“Why crypto gaming is not the future” [DMT Capital]. “Instead of selling in-game items directly for fiat currency, traditional game developers tend to sell in-game items for their own in-game currency, which itself has its price fixed to the dollar. Game developers fix the in-game currency price to USD because they want to be able to monetise their game simply, and a lot of their expenses are denominated in USD! A floating currency means that suddenly a crucial factor which drives the in-game economy becomes uncontrollable/unpredictable, which is not what a developer wants. This is why games like Fortnite, Roblox, GTA V, all have their in-game currencies pegged to the dollar. Developers also have to make sure they “drip” a small amount of their own in-game currency to the users to incentivise them to continue playing the game, in the hope that they are more likely buy in-game currency. To have full control over the supply of the in-game currency, they have to have monetary autonomy. (In the case of crypto games too, they will have to have monetary autonomy to effectively design the ‘tokenomics’ of their currency)… So, I explained all this in-game economy design stuff to an ex FX and interest rate derivatives trader with decades of experience a couple of weeks ago, talking about how Roblox has to implement capital controls to the extent that they make it almost impossible to buy Robux on the secondary market because their entire business model relies on them being the only supplier Robux for fiat currency and they have to keep the price stable because it’s good for both UX and their business. He then pointed out to me that my point could be summarised under the Mundell-Fleming Trilemma, and NOW THIS trilemma is what exposes the fundamental economic flaw of crypto gaming. It was at this point that everything came together.” • I think that’s great for the writer, but my brain just froze at “Mundell-Fleming Trilemma.” Perhaps a reader with better economics chops than my own can elucidate? There’s a diagram and everything.
‘Send It To Me’: Rolling Stones honoured with Royal Mail stamps” [BCC]. • Charlie Watts, diamond geezer:
Groves of Academe
Does the school get a cut:
— NBC News (@NBCNews) January 13, 2022
Under the Influence
“What to Read: Kathryn Jezer-Morton is researching the mamasphere” (interview) [Kathryn Jezer-Morton, On Substack]. Jezer-Morton: “A momfluencer is anyone who makes brand-partnership money from her social media presence. (I would apply she/her pronouns because at this point it’s a very cisgendered space.) It’s a huge population—there are millions of women all over the world trying to do this…. Momfluencers emerged right alongside Instagram in the early 2010s. Basically, ‘mommy bloggers’ started using Instagram and found that brands wanted to partner with them in creating sponsored content. Now they’re on TikTok increasingly, but I study Instagram, because if I tried to do both, my brain would melt. … My research has clarified how much of a profession momfluencing is, and influencing in general is. They’re not necessarily obfuscating or being dishonest, but what they’re doing is business. They are going to create content that makes sense from a business perspective as well as telling a compelling story about their lives. Some people have always been critical of momfluencers for being ‘inauthentic,’ and I just think that’s kind of a misunderstanding of the format. I’m interested in why people are compelled to demand this total homey authenticity from the moms, though—that’s a whole topic in itself.” • See Tom Peters, “The Brand Called You,” in 1997. “We are CEOs of our own companies: Me Inc. To be in business today, our most important job is to be head marketer for the brand called You.” Give credit, Peters got it right. And before social media….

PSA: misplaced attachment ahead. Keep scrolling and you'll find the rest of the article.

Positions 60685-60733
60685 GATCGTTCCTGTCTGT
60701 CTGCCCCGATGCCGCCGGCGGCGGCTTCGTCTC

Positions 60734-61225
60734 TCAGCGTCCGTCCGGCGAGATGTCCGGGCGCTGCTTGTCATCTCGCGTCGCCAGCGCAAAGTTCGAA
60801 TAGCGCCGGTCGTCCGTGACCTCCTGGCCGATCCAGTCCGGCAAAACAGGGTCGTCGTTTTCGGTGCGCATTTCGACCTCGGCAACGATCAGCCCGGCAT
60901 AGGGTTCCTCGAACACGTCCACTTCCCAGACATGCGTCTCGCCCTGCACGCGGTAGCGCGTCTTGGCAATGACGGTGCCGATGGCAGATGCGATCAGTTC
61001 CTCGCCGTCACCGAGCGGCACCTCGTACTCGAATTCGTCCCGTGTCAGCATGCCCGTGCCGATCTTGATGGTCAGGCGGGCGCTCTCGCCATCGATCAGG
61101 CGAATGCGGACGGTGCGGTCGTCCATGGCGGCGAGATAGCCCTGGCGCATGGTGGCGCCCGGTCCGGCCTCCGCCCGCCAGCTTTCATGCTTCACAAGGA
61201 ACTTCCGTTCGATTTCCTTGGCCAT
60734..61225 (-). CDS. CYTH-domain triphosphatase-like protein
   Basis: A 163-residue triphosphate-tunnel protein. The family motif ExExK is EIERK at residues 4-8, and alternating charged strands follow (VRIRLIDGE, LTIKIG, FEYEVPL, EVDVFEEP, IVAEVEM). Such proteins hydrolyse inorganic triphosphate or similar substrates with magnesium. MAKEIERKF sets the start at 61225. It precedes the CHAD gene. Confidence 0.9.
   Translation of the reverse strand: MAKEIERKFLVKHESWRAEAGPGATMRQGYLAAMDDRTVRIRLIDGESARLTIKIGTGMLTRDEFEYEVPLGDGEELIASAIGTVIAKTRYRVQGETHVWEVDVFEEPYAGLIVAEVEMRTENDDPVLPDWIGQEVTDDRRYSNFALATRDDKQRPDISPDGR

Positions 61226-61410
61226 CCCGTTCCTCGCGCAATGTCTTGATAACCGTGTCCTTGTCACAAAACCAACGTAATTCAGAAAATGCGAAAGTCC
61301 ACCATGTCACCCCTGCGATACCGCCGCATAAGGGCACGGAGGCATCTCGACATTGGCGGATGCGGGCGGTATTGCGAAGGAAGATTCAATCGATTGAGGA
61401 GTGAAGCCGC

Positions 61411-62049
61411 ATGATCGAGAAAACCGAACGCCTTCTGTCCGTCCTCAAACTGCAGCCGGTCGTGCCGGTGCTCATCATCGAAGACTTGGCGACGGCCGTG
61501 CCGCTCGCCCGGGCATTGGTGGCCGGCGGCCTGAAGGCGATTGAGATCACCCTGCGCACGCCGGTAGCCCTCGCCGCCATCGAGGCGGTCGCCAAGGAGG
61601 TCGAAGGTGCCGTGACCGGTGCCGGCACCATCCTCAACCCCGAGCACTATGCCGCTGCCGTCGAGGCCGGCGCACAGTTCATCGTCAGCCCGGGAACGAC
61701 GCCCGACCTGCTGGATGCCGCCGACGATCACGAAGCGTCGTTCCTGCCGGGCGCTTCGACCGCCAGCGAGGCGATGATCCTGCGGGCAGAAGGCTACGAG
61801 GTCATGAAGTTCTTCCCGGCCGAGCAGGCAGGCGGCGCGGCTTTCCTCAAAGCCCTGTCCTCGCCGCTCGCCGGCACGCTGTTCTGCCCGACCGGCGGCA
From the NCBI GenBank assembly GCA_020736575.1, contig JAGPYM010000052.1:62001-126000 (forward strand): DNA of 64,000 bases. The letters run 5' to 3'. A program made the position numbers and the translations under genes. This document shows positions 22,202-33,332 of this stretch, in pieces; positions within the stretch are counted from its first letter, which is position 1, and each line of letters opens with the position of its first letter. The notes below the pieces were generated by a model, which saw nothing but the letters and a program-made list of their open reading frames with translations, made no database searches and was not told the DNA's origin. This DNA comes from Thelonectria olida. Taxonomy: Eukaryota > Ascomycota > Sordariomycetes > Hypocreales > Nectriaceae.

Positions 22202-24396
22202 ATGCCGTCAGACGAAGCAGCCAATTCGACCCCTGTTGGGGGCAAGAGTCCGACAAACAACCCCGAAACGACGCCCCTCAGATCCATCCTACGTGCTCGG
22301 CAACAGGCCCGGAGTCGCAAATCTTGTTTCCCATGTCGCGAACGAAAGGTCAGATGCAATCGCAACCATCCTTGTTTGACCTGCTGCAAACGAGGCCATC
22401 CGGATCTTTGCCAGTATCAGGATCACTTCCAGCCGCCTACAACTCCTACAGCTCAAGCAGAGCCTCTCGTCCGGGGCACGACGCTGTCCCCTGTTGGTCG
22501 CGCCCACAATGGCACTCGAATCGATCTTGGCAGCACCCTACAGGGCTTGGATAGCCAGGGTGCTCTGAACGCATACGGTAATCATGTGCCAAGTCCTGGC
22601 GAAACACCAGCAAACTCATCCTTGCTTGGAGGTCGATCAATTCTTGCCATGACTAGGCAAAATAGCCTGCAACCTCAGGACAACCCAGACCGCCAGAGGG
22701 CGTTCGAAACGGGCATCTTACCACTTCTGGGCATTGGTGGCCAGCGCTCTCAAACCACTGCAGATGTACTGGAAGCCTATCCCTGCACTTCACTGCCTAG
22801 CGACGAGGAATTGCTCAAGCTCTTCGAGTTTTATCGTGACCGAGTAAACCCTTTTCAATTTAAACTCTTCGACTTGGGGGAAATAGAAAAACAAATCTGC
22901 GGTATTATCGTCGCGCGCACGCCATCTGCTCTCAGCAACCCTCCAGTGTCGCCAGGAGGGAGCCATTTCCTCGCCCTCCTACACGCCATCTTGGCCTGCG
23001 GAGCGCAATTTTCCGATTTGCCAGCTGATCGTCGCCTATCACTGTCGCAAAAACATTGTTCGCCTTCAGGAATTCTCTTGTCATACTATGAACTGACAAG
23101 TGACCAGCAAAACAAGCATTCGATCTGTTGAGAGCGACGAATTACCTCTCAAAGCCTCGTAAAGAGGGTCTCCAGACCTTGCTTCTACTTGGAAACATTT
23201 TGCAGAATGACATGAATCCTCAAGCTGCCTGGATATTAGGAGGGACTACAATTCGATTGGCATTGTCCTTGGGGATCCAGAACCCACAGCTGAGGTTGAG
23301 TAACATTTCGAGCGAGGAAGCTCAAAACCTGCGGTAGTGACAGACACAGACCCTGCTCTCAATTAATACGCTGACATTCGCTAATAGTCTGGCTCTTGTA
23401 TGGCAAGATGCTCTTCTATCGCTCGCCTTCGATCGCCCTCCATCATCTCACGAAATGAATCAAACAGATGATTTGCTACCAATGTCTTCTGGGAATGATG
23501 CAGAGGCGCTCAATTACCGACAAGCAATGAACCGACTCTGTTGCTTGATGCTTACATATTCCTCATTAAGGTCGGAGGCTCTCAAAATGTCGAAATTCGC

I think I need to have a Class Warfare pantry clearout, say, every Friday. This is where the work of creating narratives that aren’t personality-driven would be done….
News of the Wired
“Experience the spectacular sounds of a Murrumbidgee wetland erupting with life as water returns” [The Conversation]. “We wanted to use ecological data to convey not just facts but feelings, and create a vivid digital portrait of life in Nap Nap. So we recently produced The Sound of Water, using audio, images and water data to reveal the patterns and rhythms of the swamp. In part, this is about finding an engaging way to tell an important story. But there’s a bigger agenda here too: how might we use environmental data to amplify humanity’s attachment to the living world?”
“Colors: Where did they go? An investigation.” [Vox]. “If you watch a lot of movies and TV shows, you might have noticed that over the last few decades everything has gotten a lot more … gray. No matter the kind of story being told, a sheen of cool blue or gray would wash over everything, muting the colors and providing an overall veneer of serious business. So many TV shows and movies now have a dull filter applied to every scene, one that cuts away vibrancy and trends toward a boring sameness. Every frame’s color scheme ends up feeling the same as every other frame. And when there are so many projects using similar techniques, you end up with a world of boring visuals that don’t stand out. The best term I’ve read for this comes from incisive film Twitter member Katie Stebbins. She calls it the ‘intangible sludge‘.” • Like cars. No more bright colors!
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johnnyme writes: “I came up empty trying to identify this seed. Maybe the commentariat can assist?”